I'm perhaps being a bit lazy asking this here, but I'm just getting started with LINQ and I have a function that I am sure can be turned into two LINQ queries (or one nested query) rather than a LINQ and a couple of foreach statements. Any LINQ gurus care to refactor this one for me as an example?

The function itself loops through a list of .csproj files and pulls out the paths of all the .cs files included in the project:

static IEnumerable<string> FindFiles(IEnumerable<string> projectPaths)
    string xmlNamespace = "{http://schemas.microsoft.com/developer/msbuild/2003}";
    foreach (string projectPath in projectPaths)
        XDocument projectXml = XDocument.Load(projectPath);
        string projectDir = Path.GetDirectoryName(projectPath);

        var csharpFiles = from c in projectXml.Descendants(xmlNamespace + "Compile")
                              where c.Attribute("Include").Value.EndsWith(".cs")
                              select Path.Combine(projectDir, c.Attribute("Include").Value);
        foreach (string s in csharpFiles)
            yield return s;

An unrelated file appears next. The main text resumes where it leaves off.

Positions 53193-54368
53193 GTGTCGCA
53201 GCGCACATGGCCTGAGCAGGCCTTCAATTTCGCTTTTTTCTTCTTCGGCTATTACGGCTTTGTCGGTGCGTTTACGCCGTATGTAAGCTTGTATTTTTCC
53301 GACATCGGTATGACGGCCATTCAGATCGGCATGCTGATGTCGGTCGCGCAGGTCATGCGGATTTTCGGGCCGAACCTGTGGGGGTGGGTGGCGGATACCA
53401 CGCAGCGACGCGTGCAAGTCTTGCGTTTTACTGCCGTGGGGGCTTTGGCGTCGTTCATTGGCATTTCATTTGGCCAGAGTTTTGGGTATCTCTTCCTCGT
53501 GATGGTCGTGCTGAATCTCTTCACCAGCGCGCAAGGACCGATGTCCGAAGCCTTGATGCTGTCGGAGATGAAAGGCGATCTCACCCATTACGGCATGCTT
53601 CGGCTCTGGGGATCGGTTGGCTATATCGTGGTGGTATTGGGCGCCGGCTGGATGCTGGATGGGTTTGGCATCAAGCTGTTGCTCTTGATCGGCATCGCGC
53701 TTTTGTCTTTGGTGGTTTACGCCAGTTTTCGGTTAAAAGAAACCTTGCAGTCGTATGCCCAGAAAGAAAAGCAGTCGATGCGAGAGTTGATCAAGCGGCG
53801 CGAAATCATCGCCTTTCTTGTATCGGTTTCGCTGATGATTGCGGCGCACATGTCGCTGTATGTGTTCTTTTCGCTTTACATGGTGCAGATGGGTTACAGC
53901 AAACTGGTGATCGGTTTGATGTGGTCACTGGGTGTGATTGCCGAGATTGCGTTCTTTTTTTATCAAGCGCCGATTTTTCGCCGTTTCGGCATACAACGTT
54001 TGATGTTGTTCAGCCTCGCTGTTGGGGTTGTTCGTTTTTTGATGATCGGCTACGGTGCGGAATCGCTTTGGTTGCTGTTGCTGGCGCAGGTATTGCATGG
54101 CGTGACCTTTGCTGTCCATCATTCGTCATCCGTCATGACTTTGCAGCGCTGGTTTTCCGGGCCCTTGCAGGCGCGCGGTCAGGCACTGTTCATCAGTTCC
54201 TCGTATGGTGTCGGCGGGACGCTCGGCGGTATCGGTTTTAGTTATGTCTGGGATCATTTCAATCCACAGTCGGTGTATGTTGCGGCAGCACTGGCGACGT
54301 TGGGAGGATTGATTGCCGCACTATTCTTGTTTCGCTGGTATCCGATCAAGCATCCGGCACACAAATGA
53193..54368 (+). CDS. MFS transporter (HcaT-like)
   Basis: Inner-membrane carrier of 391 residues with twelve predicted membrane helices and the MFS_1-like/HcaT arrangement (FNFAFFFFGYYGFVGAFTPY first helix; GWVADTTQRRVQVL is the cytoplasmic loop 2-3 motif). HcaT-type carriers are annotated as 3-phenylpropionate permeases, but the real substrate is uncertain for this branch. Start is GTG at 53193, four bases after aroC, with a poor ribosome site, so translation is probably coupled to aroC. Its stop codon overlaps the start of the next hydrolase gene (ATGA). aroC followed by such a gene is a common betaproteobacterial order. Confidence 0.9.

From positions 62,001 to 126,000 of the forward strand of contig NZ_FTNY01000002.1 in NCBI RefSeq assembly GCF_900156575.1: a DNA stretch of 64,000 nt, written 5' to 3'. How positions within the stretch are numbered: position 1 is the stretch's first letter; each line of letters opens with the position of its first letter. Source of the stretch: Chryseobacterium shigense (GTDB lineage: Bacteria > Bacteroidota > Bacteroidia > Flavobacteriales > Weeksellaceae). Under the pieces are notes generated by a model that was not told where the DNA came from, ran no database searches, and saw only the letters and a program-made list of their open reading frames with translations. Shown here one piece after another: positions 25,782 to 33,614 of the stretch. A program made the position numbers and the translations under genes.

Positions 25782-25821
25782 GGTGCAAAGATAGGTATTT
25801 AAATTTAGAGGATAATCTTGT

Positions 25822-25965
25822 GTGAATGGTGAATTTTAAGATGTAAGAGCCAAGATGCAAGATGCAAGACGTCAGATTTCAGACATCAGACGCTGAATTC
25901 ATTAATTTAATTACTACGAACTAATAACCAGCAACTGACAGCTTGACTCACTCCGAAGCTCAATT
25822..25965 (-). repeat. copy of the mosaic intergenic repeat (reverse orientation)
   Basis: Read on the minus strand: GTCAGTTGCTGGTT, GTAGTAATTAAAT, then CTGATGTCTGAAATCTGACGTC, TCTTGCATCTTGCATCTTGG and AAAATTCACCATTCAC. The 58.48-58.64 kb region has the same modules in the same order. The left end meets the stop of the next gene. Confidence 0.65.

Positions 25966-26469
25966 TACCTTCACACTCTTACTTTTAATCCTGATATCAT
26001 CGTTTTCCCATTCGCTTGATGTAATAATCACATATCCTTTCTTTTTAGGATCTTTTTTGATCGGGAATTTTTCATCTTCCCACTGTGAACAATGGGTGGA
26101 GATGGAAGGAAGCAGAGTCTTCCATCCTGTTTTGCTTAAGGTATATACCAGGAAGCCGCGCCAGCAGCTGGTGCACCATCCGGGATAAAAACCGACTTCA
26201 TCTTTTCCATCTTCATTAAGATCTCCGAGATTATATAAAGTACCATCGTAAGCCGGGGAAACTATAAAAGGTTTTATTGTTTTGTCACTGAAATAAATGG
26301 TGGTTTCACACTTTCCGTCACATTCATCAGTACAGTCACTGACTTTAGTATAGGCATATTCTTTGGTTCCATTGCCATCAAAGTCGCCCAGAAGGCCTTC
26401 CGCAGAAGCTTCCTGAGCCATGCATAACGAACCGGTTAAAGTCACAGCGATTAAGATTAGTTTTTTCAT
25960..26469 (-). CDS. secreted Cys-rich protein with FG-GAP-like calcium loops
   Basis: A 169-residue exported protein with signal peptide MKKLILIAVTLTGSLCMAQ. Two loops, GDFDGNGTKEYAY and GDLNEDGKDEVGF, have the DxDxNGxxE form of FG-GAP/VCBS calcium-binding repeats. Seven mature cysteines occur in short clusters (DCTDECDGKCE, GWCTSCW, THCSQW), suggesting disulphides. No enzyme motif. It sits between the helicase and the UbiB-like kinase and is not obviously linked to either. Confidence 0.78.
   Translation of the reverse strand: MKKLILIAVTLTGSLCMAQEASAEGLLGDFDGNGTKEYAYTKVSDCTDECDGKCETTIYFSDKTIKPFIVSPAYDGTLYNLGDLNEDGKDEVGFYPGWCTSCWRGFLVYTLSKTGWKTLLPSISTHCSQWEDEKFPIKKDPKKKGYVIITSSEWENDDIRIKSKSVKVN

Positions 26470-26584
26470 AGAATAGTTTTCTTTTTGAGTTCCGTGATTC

1 Answer 1


How about:

        const string xmlNamespace = "{http://schemas.microsoft.com/developer/msbuild/2003}";

        return  from projectPath in projectPaths
                let xml = XDocument.Load(projectPath)
                let dir = Path.GetDirectoryName(projectPath)
                from c in xml.Descendants(xmlNamespace + "Compile")
                where c.Attribute("Include").Value.EndsWith(".cs")
                select Path.Combine(dir, c.Attribute("Include").Value);
  • brilliant. I knew StackOverflow would find me the answer quicker than I could find it myself by reading a LINQ book! thanks a lot.
    – Mark Heath
    Oct 18, 2008 at 9:43
  • No problem; as a minor optimisation you might "let inc = c.Attribute("Include").Value", and then where inc.EndsWith(..) select inc... Oct 18, 2008 at 10:38

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